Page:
If you’re a company that sells services or software as a service rather than products or hard goods, establishing a billing system so you can get paid is one of the most crucial first steps. In addition to finding a reliable billing platform, you need to decide what kind of billing schedule you’re going to offer. For most companies, this means either annual billing, or charging customers on a monthly model. Each revenue model has its own pros and cons for you and your clients alike. Let’s take a look at a few.
The Benefits and Disadvantages of Annual Billing
Annual, or yearly, billing is a popular option for many companies because it provides a full year of revenue all at once, and guarantees 12 months customer retention. That’s a big deal in terms of the lifetime value of each of your customers, and it allows you to demonstrate the long-term benefits of your service to encourage renewal after the first year. Logistically, annual billing is less of a hassle (insofar as it occurs eleven fewer times per year).
On the other hand, more money and commitment required up front means that annual billing can sometimes dissuade potential customers from signing. Large, infrequent lump payments can also lead to clients mistakenly disputing bills or refusing to resign.
The Benefits and Disadvantages of Monthly Billing
Monthly billing has become the standard for the vast majority of companies (in one survey about 70% of companies offered monthly billing exclusively). This is because it provides a much more manageable upfront fee, encouraging potential customers to sign up. With automated recurring billing, monthly bills might even fly under the budgetary radar of many clients, leading to a longer-term commitment overall than an annual billing plan would.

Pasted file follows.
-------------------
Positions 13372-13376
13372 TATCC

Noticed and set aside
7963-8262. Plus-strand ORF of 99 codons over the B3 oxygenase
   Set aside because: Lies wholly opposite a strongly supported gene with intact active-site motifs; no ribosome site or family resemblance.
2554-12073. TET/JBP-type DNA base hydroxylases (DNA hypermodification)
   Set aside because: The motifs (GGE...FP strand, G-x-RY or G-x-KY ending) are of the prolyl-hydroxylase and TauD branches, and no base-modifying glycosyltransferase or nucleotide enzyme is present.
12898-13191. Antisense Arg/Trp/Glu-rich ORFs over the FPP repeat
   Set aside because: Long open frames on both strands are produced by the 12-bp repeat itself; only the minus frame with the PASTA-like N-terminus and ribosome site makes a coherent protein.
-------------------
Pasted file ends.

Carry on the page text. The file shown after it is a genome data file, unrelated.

On the downside, monthly billing makes it easier for customers to cancel the service after only a few months, at which point acquisition costs may have been barely recouped.
Why Not Both?
Of course, there’s no reason not to offer both pricing models to your customers and letting them decide which is best for them. This will encourage companies more inclined to either to sign on, instead of alienating a proportion of potential clients.
Many companies offer monthly billing as a standard, while providing customers incentives to sign annual contracts to increase up-front revenue and reduce churn rate. Annual contract incentives can include “one month free,” or “20% discount over monthly pricing.” Offering billing cycles somewhere between annual and monthly, like twice-yearly, bimonthly, or quarterly might also provide similar incentives.
Other Recurring Billing Best Practices
In addition to providing customers a choice of billing frequency, you may also want to consider practices like these:
- Support multiple payment types. In addition to major credit cards, offer customers the option of paying via PayPal, ACH payments, and others. Be sure only to work with trustworthy payment companies.
- Provide options for billing dates. Some customers might prefer to be billed on the 1st of every month, others on the 15th, and so on. Allowing customers to specify their billing date by special request could lead to higher levels of satisfaction.
- Have a clear refund policy in place, and agreed to up front.
- Perhaps most importantly: make sure signing up is simple. The more difficult it is for people to sign up for your services, the fewer will do it. A simple form or even a free trial in exchange for an email address is crucial to conversion optimization.
Use Subscription DNA for All Your Billing Needs
Whatever billing practices you decide on, if you’re a company that relies on recurring billing, Subscription DNA has everything you need in an easy-to-use SaaS package. Subscription DNA’s recurring billing software allows for tokenization, PCI compliance, multi-period recurring billing, terminal and one-time payments, batch transactions, and more. Subscription DNA also supports subscription management, paywall and premium content management, group enrollment, group communication, and more.
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